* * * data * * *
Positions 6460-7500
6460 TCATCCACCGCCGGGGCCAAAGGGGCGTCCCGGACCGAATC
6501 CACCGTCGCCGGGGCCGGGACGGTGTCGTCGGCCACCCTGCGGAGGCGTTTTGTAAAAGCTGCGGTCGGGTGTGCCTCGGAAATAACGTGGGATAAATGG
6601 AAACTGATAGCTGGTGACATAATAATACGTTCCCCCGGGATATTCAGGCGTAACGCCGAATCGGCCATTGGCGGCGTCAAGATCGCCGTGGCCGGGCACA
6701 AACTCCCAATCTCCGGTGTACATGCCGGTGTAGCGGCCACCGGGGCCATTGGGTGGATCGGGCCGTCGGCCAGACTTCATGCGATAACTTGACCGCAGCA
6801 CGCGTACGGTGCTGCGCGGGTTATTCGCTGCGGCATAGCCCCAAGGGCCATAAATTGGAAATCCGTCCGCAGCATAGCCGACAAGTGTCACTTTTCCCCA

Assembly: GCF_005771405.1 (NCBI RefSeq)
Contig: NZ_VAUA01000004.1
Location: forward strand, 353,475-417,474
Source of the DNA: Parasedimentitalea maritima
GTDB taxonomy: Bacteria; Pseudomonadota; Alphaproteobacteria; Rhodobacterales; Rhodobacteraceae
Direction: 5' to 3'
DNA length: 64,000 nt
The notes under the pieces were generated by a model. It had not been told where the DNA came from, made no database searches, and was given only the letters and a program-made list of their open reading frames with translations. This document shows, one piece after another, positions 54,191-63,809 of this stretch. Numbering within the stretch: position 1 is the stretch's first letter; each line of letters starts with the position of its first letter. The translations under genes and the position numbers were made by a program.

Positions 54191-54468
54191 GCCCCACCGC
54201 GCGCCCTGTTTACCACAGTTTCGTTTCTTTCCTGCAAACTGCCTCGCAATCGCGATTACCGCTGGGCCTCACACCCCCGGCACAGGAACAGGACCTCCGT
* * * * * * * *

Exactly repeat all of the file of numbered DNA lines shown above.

Positions 6460-7500
6460 TCATCCACCGCCGGGGCCAAAGGGGCGTCCCGGACCGAATC
6501 CACCGTCGCCGGGGCCGGGACGGTGTCGTCGGCCACCCTGCGGAGGCGTTTTGTAAAAGCTGCGGTCGGGTGTGCCTCGGAAATAACGTGGGATAAATGG
6601 AAACTGATAGCTGGTGACATAATAATACGTTCCCCCGGGATATTCAGGCGTAACGCCGAATCGGCCATTGGCGGCGTCAAGATCGCCGTGGCCGGGCACA
6701 AACTCCCAATCTCCGGTGTACATGCCGGTGTAGCGGCCACCGGGGCCATTGGGTGGATCGGGCCGTCGGCCAGACTTCATGCGATAACTTGACCGCAGCA
6801 CGCGTACGGTGCTGCGCGGGTTATTCGCTGCGGCATAGCCCCAAGGGCCATAAATTGGAAATCCGTCCGCAGCATAGCCGACAAGTGTCACTTTTCCCCA

Assembly: GCF_005771405.1 (NCBI RefSeq)
Contig: NZ_VAUA01000004.1
Location: forward strand, 353,475-417,474
Source of the DNA: Parasedimentitalea maritima
GTDB taxonomy: Bacteria; Pseudomonadota; Alphaproteobacteria; Rhodobacterales; Rhodobacteraceae
Direction: 5' to 3'
DNA length: 64,000 nt
The notes under the pieces were generated by a model. It had not been told where the DNA came from, made no database searches, and was given only the letters and a program-made list of their open reading frames with translations. This document shows, one piece after another, positions 54,191-63,809 of this stretch. Numbering within the stretch: position 1 is the stretch's first letter; each line of letters starts with the position of its first letter. The translations under genes and the position numbers were made by a program.

Positions 54191-54468
54191 GCCCCACCGC
54201 GCGCCCTGTTTACCACAGTTTCGTTTCTTTCCTGCAAACTGCCTCGCAATCGCGATTACCGCTGGGCCTCACACCCCCGGCACAGGAACAGGACCTCCGT